www.gtzip.com has plastic baggies in thicknesses ranging from about 1 to 4 mils and just all kinds of sizes and shapes and closures. From the weight listed, it seems like you might be talking about the 1 mil type thickness.

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#139787 - 10/02/10 10:19 PM Re: Self Packaging your Meals [Re: Roocketman]
phat Offline
Moderator

Registered: 06/24/07
Posts: 4107
Loc: Alberta, Canada
baggie is just a term for a plastic bag - like a ziploc. it' just a lot thinner than a ziploc freezer bag.

Personally I avoid them because they don't hold up to hot liquids, or just about anything - but if you are just packaging food the lighter weight sandwitch bags will save some weight over a freezer bag. - Just don't expect to pour boiling water in them and eat out of them reliably.





Edited by phat (10/02/10 10:21 PM)
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My 3 season gear list
Winter list.
Browse my pictures


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#139811 - 10/03/10 04:52 PM Re: Self Packaging your Meals [Re: phat]
Roocketman Offline
member

Registered: 03/10/07
Posts: 203
Thanks.

I've managed to already learn that the lightweight "baggies" are not good matches to boiling or very hot water. I first learned that in reheating food in the microwave and punched in a little too much time.

I haven't repeated that lesson with food, a baggie and a cozy on my lap.

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#139815 - 10/03/10 06:55 PM Re: Self Packaging your Meals [Re: Roocketman]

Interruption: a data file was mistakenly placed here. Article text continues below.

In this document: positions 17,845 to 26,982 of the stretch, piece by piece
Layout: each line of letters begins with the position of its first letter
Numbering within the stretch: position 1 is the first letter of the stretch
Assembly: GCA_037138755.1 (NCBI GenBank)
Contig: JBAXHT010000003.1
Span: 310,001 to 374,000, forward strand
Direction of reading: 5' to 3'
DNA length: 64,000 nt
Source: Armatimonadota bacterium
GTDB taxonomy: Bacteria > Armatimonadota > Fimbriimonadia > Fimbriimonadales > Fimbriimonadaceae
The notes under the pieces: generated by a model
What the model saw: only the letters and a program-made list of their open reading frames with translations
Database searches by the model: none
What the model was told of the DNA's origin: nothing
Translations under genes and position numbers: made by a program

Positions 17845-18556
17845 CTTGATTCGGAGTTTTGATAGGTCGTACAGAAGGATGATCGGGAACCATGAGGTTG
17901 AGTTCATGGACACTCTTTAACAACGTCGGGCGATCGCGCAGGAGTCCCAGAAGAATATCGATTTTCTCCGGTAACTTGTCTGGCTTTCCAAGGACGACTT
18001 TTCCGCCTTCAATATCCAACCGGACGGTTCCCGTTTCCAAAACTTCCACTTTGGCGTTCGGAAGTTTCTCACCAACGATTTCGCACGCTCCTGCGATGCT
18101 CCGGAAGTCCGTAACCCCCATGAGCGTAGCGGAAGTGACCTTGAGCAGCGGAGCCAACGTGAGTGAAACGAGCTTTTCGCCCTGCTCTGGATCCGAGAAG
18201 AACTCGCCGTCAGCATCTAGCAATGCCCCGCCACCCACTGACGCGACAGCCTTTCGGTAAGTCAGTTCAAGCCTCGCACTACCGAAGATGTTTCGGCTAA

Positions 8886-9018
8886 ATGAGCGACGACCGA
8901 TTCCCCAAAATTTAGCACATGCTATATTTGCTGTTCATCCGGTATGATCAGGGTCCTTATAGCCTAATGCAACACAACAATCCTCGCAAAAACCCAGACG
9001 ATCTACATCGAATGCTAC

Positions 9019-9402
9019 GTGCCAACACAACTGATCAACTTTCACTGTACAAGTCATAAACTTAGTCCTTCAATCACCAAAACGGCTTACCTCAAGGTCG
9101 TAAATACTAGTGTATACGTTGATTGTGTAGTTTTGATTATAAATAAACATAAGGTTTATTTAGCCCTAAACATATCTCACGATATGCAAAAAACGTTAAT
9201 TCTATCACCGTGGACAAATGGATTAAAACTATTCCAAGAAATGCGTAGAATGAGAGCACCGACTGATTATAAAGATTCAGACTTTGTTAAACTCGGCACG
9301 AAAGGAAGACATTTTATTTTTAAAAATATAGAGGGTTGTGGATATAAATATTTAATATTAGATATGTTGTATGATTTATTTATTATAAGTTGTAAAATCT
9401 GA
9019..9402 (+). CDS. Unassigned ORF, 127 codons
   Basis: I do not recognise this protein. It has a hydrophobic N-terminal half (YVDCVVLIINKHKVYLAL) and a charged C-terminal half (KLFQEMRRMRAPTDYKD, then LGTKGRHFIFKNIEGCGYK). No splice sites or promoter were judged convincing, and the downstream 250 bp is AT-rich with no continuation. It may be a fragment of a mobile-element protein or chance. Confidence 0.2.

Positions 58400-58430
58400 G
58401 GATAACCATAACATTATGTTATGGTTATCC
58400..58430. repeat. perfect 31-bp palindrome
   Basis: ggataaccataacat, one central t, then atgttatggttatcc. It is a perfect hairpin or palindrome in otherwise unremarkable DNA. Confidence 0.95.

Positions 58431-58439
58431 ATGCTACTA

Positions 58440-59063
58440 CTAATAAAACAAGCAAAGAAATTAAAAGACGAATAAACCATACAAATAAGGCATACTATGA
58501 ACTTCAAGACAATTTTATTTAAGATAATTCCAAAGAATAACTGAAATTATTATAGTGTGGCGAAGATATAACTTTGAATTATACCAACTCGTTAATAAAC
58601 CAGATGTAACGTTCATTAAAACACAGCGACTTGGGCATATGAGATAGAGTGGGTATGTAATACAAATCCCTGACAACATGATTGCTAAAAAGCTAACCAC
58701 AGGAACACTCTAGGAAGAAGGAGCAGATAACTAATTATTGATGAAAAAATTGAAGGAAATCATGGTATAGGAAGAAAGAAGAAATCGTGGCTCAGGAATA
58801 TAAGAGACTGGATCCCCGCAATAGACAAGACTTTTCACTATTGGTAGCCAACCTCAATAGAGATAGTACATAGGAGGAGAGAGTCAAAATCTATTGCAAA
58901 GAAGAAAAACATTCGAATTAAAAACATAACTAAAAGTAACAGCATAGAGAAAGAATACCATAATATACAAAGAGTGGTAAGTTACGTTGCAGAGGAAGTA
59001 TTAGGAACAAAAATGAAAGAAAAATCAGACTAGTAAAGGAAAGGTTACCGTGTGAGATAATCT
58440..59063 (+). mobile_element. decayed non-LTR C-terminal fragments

OregonMouse Offline
member

Registered: 02/03/06
Posts: 6368
Loc: Gateway to Columbia Gorge
The "baggie" is a sandwich or snack (2 different sizes) bag, 0.149 ml thick. The freezer bag is 0.195 ml thick. These are all "Ziploc" brand. An old package of "Glad" freezer bags is labeled as 0.203 ml thick. The sandwich bags are labeled, "not recommended for use in microwave or for storage of liquids." The freezer bags are labeled "Defrost and reheat-vent bag" and say that if done in a microwave, the bag should be placed on a microwave safe dish.

I have both a package of "Multi-Purpose Storage" bags and a package of "Heavy Duty Freezer Bags." Both are suitable for food storage and are exactly the same size and thickness. Both can go into the microwave as outlined above. Evidently the "storage" bags are designed for storing leftovers and picnic foods, while the "freezer" bags are designed for freezing. I'm wondering if there is really any difference!

I do put COLD breakfast cereal in sandwich bags, but I treat them very tenderly and, of course, do not use hot water in them. Sandwich bags might be OK for a dinner if you rehydrate food in your pot, but you don't want anything sharp (such as the ends of spaghetti noodles) inside! Of course that leaves you with a pot to wash.

Due to a couple of medical conditions, I need a freezer bag a day for garbage anyway, so I'd rather use a heavier bag for the food (which afterwards is used for garbage) and not have to wash anything.


Edited by OregonMouse (10/03/10 07:06 PM)